Coach Goran Ivanisevic Hails Novak Djokovic Recovery After Australia Fiasco

The 2001 Wimbledon champion paid a heartfelt tribute to Djokovic for claiming a seventh title at Wimbledon
10:06, 11 Jul 2022

Goran Ivanisevic is closer to Novak Djokovic than most as his coach – and the 2001 Wimbledon champion paid a heartfelt tribute to his charge for claiming a magnificent seventh title at SW19 given the lingering effects of January’s Australia deportation fiasco on the player. 

The highly successful Balkan double act has been running for over three years now, and Croatia’s greatest tennis icon is a constant presence both on the practice court and in the Serbian player’s box on matchdays. And he celebrated as hard as anyone when the 35-year-old clinched his 21st grand slam success, and then milked the acclaim of the Centre Court crowd. 

By Djokovic’s own admission the very public chaos that saw him first given an exemption and a visa to enter Australia and play in the Melbourne slam followed by a legal drama before being told to leave was embarrassing and left scars. Of course his own decision not to have the Covid vaccine was largely responsible, but the messy fallout saw no one emerge with any credit. 


So Djokovic’s four-set win over Nick Kyrgios on his wedding anniversary was especially timely and welcome for the player and his family and support team – with, as it stands, his vaccination status set to rule him out of entry to America for the US Open later this year. 

Ivanisevic, now 50, said: “It's very emotional. If I can say it was a sh*t year, a tough year, especially for him - but also for us that were close to him. 

“Being there in Australia, everything after, it took him a while to keep going and find his form. Then losing to Rafa, I mean, you can lose to Rafa any time in Paris. But for me he was a favourite here at Wimbledon. Before the tournament he really played some unbelievable tennis. But you still need to win the tournament, so it was not easy. It is grand slam No21, and he really deserves it.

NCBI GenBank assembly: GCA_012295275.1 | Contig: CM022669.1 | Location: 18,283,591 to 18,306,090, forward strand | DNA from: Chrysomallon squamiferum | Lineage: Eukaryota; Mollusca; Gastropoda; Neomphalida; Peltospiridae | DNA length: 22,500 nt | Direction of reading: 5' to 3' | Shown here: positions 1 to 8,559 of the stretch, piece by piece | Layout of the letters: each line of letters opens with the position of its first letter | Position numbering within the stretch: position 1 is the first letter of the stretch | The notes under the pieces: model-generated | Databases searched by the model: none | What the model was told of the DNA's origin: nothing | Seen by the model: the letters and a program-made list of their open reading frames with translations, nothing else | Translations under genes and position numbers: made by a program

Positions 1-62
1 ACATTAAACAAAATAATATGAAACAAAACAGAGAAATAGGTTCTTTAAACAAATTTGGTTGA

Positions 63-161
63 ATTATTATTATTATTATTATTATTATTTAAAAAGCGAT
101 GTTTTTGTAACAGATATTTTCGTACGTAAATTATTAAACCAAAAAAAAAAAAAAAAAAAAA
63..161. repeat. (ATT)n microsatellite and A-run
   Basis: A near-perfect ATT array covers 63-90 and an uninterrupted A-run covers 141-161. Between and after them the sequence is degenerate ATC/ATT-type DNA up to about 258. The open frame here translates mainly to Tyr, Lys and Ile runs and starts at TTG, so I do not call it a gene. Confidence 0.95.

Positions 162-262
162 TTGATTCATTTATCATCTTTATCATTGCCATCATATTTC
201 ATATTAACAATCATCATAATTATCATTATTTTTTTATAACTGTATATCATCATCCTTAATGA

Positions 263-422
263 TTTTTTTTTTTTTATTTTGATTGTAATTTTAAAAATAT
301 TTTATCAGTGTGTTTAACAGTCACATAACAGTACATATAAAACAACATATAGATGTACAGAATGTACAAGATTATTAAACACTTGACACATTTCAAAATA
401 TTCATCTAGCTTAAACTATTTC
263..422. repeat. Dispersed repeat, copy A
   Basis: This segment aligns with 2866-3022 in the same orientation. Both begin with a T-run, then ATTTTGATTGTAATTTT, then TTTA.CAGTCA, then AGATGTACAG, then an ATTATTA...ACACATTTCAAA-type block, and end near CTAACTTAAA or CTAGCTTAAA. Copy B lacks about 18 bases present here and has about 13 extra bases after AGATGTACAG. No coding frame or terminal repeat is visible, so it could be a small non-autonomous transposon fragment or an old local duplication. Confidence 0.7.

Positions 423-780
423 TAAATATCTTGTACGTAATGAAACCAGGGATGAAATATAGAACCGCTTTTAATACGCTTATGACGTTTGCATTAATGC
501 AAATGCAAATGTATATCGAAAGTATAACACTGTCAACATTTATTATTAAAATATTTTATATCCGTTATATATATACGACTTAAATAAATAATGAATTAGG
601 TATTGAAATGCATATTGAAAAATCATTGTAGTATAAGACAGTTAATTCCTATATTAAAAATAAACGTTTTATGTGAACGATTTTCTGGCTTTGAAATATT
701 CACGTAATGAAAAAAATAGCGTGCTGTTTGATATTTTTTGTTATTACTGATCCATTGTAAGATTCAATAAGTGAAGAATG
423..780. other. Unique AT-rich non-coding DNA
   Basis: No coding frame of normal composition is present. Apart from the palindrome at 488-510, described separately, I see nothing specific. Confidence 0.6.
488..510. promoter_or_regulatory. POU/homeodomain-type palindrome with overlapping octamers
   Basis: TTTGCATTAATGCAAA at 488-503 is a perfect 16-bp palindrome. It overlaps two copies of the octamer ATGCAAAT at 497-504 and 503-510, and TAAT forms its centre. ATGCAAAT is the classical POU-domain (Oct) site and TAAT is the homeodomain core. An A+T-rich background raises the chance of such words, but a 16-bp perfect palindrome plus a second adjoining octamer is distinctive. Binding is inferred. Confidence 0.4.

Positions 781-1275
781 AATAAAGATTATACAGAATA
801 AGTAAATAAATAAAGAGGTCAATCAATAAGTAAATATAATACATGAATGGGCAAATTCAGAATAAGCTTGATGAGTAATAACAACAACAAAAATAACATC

“You know, when something happens to the person - okay, we talk about Novak - but the thing that happen to him in Australia. Some people, after that they never come back to tennis or to anything.


“This was a huge thing what happened to him. We all expected from him after couple of weeks, ‘Okay, forget about Australia, let's go back and practice’. But it didn’t happen like this. It took a long time. Monte-Carlo, Belgrade, then he started to play better, Madrid, Rome. He even played well in Paris, but Rafa was the better player that night. 

“For some people, they don't recover, they will never play tennis again. It was really a big shock. It was a shock for me, and I was there in Australia but I was free. Imagine how it was for him. 

“It is unbelievable how he recovered and how he got through that. It's really for me heroic because it was not easy to digest all the things and come back to play tennis. Then you're thinking, ‘Why you have to play tennis’? Three, four weeks before the French Open, he was not allowed to play French Open, and you cannot make a schedule because one country changes their rules. 

“Now you can enter, now you cannot enter - we cannot make any schedule. We practise but we don't know for what we are practising for, so it was not easy. Now it's better. You know where you can go, where you cannot go. It's easier. 

“I never doubted he would get back to this level. People like him, you don't doubt. He's a great champion. It just took him the exact time that he needed to recover and to digest all the things what happened to him. He just needed to find peace. And this is the result - this trophy, this joy on the Centre Court. It's so beautiful. 

“For me now, there is one movie back home, 'Long, Hot Summer'. This is going to be for me a long, hot summer vacation. I'm going to have vacation from now, I don't know till when. 

“I go back home. It's a nice summer…beautiful. If he goes to the United States, it's going to be beautiful. If he don't go to the States, what can we do? It's another tournaments. We see, I don't know. Maybe [President] Biden will change his mind. 

“A lot of crazy things happening in the world. It's come every day something is changing, something new. We see what's going to happen. Still we have, what, one and a half months. Anything can happen or not happen.” 

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